Let me tell you a real-life story about a recent situation? It’s meant to illustrate one of the many healthcare policy conundrums. And it shows how one’s views of healthcare policy may depend–on the position of the observer. (ie, parallax) Read more »

*This blog post was originally published at Dr John M*

Study Confirms Safety Of Statin Drugs

There was important news this month on statin drugs. As one of the world’s most effective and commonly used medications, statins provide great writing topics. Lots of people have high cholesterol–including cyclists. Lots of people are interested in avoiding our mostly deadly disease.

I’d like to tell you about a recently-published (Lancet) landmark study that should quell safety concerns over statin drugs.

The punch line after I tell you the study’s results are short and sweet. Scroll down if you wish. But first, statin drugs are misunderstood enough to warrant a little blog-like simplicity. Let’s start with some background.

A brief statin review:

Statin drugs are best known for their cholesterol-lowering properties. The notion is simple: Read more »

*This blog post was originally published at Dr John M*

Latest Interviews

IDEA Labs: Medical Students Take The Lead In Healthcare Innovation

It’s no secret that doctors are disappointed with the way that the U.S. healthcare system is evolving. Most feel helpless about improving their work conditions or solving technical problems in patient care. Fortunately one young medical student was undeterred by the mountain of disappointment carried by his senior clinician mentors…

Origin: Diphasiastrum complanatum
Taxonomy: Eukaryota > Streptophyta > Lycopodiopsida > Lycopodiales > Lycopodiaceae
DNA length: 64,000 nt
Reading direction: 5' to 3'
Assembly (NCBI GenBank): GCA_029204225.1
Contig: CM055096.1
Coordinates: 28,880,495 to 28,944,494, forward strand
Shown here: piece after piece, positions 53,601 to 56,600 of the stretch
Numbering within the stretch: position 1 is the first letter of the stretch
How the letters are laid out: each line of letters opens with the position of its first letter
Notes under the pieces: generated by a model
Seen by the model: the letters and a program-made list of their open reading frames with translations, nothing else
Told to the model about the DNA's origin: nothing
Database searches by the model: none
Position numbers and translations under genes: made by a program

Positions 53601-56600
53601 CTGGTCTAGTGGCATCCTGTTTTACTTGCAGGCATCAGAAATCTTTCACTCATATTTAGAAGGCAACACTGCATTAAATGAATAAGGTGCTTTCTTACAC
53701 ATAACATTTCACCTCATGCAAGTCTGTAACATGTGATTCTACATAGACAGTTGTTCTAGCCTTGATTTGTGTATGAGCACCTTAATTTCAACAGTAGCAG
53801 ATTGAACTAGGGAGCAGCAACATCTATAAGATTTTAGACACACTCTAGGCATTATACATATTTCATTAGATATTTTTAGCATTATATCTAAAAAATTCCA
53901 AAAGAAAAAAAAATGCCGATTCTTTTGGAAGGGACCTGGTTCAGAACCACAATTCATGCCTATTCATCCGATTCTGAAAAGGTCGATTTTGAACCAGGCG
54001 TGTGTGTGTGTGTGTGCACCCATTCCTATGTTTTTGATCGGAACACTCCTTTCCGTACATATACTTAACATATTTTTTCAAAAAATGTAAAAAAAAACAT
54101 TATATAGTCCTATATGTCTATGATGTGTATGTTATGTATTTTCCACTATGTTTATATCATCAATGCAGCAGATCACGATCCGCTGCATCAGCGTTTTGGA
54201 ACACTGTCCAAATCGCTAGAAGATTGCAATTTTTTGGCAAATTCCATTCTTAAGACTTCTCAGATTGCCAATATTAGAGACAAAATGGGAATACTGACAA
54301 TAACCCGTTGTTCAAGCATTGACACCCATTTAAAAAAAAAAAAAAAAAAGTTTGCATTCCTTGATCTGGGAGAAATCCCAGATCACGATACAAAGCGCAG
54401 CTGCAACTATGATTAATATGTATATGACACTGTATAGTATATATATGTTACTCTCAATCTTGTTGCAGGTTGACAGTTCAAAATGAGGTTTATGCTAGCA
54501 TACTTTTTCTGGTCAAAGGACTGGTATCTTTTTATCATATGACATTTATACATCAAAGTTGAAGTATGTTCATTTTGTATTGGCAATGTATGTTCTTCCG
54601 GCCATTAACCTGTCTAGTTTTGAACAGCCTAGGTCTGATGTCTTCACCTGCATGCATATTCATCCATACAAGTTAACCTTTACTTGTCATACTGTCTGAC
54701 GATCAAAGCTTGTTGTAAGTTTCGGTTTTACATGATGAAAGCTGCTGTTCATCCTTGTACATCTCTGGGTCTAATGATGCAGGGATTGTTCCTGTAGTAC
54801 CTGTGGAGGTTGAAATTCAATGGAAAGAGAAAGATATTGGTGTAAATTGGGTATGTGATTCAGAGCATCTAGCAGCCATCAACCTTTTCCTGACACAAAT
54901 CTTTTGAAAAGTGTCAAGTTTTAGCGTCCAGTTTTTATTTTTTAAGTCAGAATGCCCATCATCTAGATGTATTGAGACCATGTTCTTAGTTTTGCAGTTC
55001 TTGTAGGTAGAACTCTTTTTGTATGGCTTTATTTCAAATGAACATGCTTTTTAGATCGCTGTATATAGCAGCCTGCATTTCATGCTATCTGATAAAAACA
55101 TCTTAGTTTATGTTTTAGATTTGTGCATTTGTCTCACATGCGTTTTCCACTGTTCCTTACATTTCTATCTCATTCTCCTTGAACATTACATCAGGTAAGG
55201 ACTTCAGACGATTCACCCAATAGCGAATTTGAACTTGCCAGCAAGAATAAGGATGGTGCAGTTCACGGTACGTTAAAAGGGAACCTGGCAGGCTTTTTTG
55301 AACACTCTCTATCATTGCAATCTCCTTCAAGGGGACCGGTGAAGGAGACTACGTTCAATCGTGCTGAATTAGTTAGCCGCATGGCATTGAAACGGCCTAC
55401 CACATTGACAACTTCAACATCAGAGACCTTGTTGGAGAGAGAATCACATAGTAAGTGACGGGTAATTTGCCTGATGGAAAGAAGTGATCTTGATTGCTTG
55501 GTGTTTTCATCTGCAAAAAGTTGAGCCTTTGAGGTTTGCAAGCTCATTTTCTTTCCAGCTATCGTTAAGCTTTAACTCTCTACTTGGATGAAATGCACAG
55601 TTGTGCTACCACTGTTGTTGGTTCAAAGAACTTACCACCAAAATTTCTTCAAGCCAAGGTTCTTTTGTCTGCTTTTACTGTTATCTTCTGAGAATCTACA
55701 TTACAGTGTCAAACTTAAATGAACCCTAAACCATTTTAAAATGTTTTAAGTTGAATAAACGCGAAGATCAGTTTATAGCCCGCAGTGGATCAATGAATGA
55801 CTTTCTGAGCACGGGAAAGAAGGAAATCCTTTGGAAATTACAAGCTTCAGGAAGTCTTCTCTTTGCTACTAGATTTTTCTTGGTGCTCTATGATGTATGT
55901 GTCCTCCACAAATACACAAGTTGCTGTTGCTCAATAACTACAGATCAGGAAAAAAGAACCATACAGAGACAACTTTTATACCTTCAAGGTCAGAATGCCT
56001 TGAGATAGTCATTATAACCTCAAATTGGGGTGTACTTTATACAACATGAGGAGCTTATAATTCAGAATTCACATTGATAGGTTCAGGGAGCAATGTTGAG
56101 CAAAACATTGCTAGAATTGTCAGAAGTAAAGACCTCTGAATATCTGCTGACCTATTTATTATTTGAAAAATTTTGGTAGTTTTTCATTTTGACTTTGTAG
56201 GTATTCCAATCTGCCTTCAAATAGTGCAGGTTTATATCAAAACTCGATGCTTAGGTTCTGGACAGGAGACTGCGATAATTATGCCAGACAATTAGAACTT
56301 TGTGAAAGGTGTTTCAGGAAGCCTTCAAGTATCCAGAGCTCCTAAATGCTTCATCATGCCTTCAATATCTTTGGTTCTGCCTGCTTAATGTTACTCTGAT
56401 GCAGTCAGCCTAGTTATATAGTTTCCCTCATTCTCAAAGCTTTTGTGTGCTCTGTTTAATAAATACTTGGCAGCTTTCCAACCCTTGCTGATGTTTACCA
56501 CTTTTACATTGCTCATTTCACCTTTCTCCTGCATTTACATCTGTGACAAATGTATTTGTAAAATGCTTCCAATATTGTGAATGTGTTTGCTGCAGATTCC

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How To Be A Successful Patient: Young Doctors Offer Some Advice

I am proud to be a part of the American Resident Project an initiative that promotes the writing of medical students residents and new physicians as they explore ideas for transforming American health care delivery. I recently had the opportunity to interview three of the writing fellows about how to…

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Latest Book Reviews

Book Review: Is Empathy Learned By Faking It Till It’s Real?

I m often asked to do book reviews on my blog and I rarely agree to them. This is because it takes me a long time to read a book and then if I don t enjoy it I figure the author would rather me remain silent than publish my…

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The Spirit Of The Place: Samuel Shem’s New Book May Depress You

When I was in medical school I read Samuel Shem s House Of God as a right of passage. At the time I found it to be a cynical yet eerily accurate portrayal of the underbelly of academic medicine. I gained comfort from its gallows humor and it made me…

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Eat To Save Your Life: Another Half-True Diet Book

I am hesitant to review diet books because they are so often a tangled mess of fact and fiction. Teasing out their truth from falsehood is about as exhausting as delousing a long-haired elementary school student. However after being approached by the authors’ PR agency with the promise of a…